Each person has a single User Profile record or AAD entry that supplies a User Profile GUID to the application.

Initially, a person has to use an Invitation to join a Workspace with the provided User Profile GUID. The link supplied by the Invitation determines which Workspace the person will join and what functionality will be available to that person. The act of joining a workspace creates a new User record and associated User GUID for the person within the Workspace.

When a person signs into the application, a list of Workspaces that the person has access to is generated. The person is presented with the Workspace List from which they can select a specific Workspace to enter. As they enter the Workspace, the person’s User GUID within the Workspace is retrieved. This User GUID is then used to determine which records the person can see within the workspace.

Application Data

Each record in the database has a Concept GUID, generated when it is created. The Form Definition for the Concept GUID determines whether access control is applied to records of this type when they are listed.

If access control is applied, then before the record is returned in a list, a check is made to determine whether the Instance GUID of the record exists in the Instance Access table associated with either the User GUID or the Group GUID of a group to which the person belongs.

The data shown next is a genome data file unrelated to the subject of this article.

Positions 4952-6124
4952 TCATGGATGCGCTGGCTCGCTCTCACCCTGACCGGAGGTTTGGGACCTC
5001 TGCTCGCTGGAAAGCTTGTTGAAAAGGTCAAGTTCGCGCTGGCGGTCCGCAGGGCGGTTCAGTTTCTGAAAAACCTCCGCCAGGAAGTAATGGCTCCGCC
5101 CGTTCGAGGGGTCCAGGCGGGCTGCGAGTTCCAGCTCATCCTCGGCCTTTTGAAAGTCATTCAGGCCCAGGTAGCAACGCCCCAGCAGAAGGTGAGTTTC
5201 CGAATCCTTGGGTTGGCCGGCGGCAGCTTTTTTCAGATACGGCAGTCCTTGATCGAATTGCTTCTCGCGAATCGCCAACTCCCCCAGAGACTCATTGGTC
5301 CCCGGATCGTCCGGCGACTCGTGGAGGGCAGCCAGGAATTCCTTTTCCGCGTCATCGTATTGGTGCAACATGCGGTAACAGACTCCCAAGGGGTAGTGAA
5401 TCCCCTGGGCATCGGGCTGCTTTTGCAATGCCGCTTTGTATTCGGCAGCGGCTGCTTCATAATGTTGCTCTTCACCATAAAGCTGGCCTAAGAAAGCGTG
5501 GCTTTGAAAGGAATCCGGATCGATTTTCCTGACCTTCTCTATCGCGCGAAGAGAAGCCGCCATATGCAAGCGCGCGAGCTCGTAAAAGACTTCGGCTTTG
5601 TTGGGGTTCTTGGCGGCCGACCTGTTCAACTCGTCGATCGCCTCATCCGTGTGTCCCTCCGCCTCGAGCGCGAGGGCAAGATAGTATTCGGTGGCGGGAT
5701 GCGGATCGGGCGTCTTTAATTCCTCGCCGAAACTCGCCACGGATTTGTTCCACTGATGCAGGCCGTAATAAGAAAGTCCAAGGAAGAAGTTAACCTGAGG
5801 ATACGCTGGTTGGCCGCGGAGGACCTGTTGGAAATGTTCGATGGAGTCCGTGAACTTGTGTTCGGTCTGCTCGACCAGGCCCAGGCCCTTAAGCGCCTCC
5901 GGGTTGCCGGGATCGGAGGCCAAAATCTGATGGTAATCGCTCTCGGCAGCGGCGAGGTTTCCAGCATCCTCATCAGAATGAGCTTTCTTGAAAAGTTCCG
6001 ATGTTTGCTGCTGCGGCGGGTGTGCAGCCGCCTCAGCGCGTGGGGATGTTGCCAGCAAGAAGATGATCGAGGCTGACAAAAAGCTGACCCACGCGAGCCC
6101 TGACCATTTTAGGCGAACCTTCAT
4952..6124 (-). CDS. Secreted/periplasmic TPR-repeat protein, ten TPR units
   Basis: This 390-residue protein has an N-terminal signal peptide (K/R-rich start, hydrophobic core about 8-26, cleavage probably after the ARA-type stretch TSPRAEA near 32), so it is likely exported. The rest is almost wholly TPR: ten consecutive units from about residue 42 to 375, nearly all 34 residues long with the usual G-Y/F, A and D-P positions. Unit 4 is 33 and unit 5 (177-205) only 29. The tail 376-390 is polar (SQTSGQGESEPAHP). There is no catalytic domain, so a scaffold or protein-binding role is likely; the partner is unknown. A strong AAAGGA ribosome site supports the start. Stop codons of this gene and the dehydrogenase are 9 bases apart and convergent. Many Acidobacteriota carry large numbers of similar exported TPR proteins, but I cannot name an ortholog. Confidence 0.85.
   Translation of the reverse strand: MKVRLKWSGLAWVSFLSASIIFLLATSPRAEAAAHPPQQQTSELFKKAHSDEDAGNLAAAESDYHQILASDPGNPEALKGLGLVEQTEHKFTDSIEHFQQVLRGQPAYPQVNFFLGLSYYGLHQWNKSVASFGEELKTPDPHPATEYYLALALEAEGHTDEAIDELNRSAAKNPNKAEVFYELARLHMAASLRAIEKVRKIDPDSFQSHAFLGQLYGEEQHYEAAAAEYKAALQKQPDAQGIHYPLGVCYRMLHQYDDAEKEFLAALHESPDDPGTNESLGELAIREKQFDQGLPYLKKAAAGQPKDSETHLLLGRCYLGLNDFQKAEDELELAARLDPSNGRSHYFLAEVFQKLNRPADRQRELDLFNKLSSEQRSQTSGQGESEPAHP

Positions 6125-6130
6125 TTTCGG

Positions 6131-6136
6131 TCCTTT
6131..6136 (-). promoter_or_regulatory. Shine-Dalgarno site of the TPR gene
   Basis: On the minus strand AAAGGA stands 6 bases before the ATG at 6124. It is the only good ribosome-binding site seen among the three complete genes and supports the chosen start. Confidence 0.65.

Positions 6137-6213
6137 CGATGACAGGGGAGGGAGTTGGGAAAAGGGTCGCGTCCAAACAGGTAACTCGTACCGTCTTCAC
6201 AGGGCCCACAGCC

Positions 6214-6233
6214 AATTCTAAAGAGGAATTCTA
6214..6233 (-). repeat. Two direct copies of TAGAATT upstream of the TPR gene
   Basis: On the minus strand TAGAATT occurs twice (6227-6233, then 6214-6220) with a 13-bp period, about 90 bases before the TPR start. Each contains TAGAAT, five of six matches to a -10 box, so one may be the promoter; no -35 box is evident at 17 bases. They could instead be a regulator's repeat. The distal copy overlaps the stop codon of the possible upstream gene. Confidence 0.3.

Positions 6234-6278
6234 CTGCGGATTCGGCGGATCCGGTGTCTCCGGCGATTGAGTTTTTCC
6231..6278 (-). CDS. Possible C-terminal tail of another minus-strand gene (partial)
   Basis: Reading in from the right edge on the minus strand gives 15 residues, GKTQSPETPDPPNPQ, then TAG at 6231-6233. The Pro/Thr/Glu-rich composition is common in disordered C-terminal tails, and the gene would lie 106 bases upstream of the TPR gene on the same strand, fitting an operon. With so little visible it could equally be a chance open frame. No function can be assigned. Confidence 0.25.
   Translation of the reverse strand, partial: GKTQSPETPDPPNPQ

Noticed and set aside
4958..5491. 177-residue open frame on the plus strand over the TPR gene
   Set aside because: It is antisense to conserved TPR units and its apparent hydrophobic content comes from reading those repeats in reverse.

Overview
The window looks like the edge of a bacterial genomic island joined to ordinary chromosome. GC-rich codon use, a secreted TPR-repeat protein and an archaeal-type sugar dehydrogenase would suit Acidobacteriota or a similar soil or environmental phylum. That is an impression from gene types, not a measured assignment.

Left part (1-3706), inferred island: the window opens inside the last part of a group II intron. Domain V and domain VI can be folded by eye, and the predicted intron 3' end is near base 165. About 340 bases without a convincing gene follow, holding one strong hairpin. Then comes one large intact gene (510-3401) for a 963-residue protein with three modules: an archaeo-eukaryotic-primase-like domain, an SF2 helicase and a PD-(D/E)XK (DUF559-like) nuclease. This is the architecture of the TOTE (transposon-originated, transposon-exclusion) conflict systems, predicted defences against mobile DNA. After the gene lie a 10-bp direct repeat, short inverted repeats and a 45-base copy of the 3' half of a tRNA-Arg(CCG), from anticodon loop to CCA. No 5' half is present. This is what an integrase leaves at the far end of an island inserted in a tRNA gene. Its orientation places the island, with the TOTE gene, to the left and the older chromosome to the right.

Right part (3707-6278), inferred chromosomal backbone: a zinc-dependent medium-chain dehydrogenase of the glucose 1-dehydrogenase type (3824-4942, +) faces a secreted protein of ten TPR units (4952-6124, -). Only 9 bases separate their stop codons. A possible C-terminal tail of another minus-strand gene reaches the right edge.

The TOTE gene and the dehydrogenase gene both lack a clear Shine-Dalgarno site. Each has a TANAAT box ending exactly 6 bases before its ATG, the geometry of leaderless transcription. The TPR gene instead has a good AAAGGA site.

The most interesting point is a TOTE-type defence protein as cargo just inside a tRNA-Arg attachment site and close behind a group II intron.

Access controls are ALWAYS applied to attempts to read or save individual application data records, irrespective of the access control setting on the concept’s Form Definition. There are rare cases of system configuration data which are not checked when they are read.

Public Attached Files

This mechanism works well for uploading videos and pictures for social media sites.

Once a file is uploaded into the application, it is stored in a directory (either on a local server or in an Azure Blob container) and given a unique Attachment GUID. Access to the file is then made via http using a URL that contains two GUIDs - the Workspace GUID and Attachment GUID.

Note: any person who has the file attachment URL is assumed to be able to access the file.

Private Attached Files

Once a file is uploaded into the application, it is stored in a directory (either on a local server or in an Azure Blob container) and given a unique Attachment GUID. The file can only be accessed through a Data in Rest call, which will pass the file contents directly and securely to other DaaS services for display or processing.